corn in Egypt. Their arrival of course, is known to the governor, who has
unlimited rule. They appear before him, and bowed themselves before him,
as was predicted by Joseph's dreams. But clothed in the vesture of
princes, with a gold chain around his neck, and surrounded by the pomp of
power, they did not know him, while he knows them. He speaks to them,
through an interpreter, harshly and proudly, accuses them of being spies,
obtains all the information he wanted, and learns that his father and
Benjamin are alive. He even imprisons them for three days. He releases
them on the condition that they verify their statement; as a proof of
which, he demands the appearance of Benjamin himself.

They return to Canaan with their sacks filled with corn, and the
money which they had brought to purchase it, secretly restored, leaving
Simeon as surety for the appearance of Benjamin. To this Jacob will not
assent. But starvation drives them again to Egypt, the next year, and
Jacob, reluctantly is compelled to allow Benjamin to go with them. The
unexpected feast which Joseph made for them, sitting himself at another
table--the greater portions given to Benjamin, the deception played upon
them by the secretion of Joseph's silver cup in Benjamin's sack, as if he
were a thief, the distress of all the sons of Jacob, the eloquent
pleadings of Judah, the restrained tears of Joseph, the discovery of
himself to them, the generosity of Pharaoh, the return of Jacob's children
laden not only with corn but presents, the final migration of the whole
family, to the land of Goshen, in the royal chariots, and the consummation
of Joseph's triumphs, and happiness of Jacob--all these facts and incidents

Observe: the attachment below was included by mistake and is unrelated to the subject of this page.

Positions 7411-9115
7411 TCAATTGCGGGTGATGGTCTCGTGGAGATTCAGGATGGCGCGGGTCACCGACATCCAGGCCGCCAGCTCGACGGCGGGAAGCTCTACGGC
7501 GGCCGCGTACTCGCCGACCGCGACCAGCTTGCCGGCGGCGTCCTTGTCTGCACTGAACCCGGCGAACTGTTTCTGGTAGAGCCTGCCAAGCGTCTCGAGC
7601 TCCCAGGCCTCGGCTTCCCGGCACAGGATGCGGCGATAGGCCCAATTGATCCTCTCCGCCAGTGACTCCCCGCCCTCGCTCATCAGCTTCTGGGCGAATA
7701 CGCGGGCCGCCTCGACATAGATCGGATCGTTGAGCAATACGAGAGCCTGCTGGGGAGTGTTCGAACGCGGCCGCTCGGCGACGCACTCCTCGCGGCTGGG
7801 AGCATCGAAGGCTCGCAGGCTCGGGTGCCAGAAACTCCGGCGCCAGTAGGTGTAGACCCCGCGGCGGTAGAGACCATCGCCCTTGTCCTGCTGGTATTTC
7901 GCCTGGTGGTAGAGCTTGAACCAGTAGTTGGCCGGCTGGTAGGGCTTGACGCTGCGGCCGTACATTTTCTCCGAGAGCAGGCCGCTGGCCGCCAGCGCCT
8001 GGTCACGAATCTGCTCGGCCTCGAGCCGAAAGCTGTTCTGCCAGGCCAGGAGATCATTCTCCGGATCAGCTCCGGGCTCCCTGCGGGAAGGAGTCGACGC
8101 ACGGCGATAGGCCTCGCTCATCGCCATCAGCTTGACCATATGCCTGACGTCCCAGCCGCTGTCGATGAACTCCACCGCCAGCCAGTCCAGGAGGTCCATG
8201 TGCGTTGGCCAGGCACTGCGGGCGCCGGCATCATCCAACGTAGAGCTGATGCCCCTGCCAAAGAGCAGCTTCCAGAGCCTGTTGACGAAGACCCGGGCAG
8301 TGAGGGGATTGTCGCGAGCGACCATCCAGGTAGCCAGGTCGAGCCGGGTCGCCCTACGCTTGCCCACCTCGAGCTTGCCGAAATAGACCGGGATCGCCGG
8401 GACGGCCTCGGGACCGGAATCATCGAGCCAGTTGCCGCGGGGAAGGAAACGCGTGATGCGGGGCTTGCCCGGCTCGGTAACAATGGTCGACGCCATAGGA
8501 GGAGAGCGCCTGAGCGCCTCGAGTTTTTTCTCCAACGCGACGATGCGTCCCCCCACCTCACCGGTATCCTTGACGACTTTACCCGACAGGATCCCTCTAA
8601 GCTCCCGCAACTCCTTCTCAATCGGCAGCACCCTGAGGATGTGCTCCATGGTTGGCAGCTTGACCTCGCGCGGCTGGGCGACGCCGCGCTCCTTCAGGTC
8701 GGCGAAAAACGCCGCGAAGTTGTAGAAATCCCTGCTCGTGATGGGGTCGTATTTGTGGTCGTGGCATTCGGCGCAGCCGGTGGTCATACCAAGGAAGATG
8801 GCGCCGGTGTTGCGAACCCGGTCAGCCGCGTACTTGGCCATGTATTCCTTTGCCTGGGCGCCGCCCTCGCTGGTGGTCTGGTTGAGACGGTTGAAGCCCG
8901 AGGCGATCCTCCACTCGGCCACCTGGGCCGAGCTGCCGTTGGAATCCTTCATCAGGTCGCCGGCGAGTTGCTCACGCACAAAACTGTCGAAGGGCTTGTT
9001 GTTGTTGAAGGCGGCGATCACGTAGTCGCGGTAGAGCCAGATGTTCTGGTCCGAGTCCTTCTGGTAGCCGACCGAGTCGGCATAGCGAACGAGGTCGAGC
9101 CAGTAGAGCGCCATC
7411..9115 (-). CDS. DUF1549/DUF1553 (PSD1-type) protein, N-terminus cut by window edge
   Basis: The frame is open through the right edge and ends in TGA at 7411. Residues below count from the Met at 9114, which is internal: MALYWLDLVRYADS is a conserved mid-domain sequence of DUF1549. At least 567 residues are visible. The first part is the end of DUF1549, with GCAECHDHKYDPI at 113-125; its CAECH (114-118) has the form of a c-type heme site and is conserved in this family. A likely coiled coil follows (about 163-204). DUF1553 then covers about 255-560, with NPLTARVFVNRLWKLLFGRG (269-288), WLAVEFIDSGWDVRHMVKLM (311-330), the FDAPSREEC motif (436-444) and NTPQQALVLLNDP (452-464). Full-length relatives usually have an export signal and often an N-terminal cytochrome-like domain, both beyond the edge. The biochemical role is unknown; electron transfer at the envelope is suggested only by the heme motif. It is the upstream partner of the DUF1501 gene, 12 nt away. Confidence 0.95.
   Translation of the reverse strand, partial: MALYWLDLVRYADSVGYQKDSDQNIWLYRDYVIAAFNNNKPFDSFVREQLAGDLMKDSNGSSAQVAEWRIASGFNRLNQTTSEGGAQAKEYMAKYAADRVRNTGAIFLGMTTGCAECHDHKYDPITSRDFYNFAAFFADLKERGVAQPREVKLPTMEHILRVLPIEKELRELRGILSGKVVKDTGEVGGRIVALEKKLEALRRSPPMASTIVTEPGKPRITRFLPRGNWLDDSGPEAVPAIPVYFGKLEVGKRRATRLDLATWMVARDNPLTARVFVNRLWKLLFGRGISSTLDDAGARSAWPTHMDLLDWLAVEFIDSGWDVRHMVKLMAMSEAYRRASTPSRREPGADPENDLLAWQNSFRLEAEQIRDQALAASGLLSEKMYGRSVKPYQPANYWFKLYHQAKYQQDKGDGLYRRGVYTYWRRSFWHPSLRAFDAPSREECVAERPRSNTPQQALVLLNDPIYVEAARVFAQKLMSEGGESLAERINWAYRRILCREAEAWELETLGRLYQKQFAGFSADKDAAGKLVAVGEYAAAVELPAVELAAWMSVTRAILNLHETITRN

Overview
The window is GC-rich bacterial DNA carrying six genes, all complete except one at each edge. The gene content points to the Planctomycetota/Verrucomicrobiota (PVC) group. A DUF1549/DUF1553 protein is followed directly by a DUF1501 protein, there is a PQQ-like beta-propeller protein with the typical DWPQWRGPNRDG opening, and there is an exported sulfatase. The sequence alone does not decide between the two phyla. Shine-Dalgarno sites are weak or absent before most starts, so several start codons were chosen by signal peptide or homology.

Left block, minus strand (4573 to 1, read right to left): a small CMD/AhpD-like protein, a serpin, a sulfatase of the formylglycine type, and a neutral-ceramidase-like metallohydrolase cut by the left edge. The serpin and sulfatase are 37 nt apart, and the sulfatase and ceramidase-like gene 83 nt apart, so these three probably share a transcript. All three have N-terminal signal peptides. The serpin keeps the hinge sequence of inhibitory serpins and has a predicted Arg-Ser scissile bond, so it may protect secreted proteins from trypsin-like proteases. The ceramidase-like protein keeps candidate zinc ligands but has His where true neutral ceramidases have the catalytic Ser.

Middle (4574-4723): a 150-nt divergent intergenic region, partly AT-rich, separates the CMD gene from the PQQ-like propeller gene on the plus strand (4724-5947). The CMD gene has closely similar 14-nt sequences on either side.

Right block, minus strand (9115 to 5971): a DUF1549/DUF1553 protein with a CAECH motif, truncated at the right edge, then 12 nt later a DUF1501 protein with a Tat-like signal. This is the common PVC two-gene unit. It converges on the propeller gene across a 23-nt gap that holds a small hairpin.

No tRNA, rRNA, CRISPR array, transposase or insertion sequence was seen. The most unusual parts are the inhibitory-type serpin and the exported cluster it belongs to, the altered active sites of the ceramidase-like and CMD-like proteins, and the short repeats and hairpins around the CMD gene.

are told by Moses in the most fascinating and affecting narrative ever
penned by man. It is absolutely transcendent, showing not only the highest
dramatic skill, but revealing the Providence of God--that overruling power
which causes good to come from evil, which is the most impressive lesson
of all history, in every age. That single episode is worth more to
civilization than all the glories of ancient Egypt; nor is there anything
in the history of the ancient monarchies so valuable to all generations as
the record by Moses of the early relations between God and his chosen
people. And that is the reason why I propose to give them, in this work,
their proper place, even if it be not after the fashion with historians.
The supposed familiarity with Jewish history ought not to preclude the
narration of these great events, and the substitution for them of the less
important and obscure annals of the Pagans.

Joseph remained the favored viceroy of Egypt until he died, having
the supreme satisfaction of seeing the prosperity of his father's house,
and their rapid increase in the land of Goshen, on the eastern frontier of
the Delta of the Nile,--a land favorable for herds and flocks. The capital
of this district was On--afterward Heliopolis, the sacred City of the Sun,
a place with which Joseph was especially connected by his marriage with
the daughter of the high priest of On. Separated from the Egyptians by
their position as shepherds, the children of Jacob retained their
patriarchal constitution. In 215 years, they became exceedingly numerous,
but were doomed, on the change of dynasty which placed Ramesis on the
throne, to oppressive labors. Joseph died at the age of 110--eighty years
after he had become governor of Egypt. In his latter years the change in
the Egyptian dynasty took place. The oppression of his people lasted
eighty years; and this was consummated by the cruel edict which doomed to
death the infants of Israel; made, probably, in fear and jealousy from the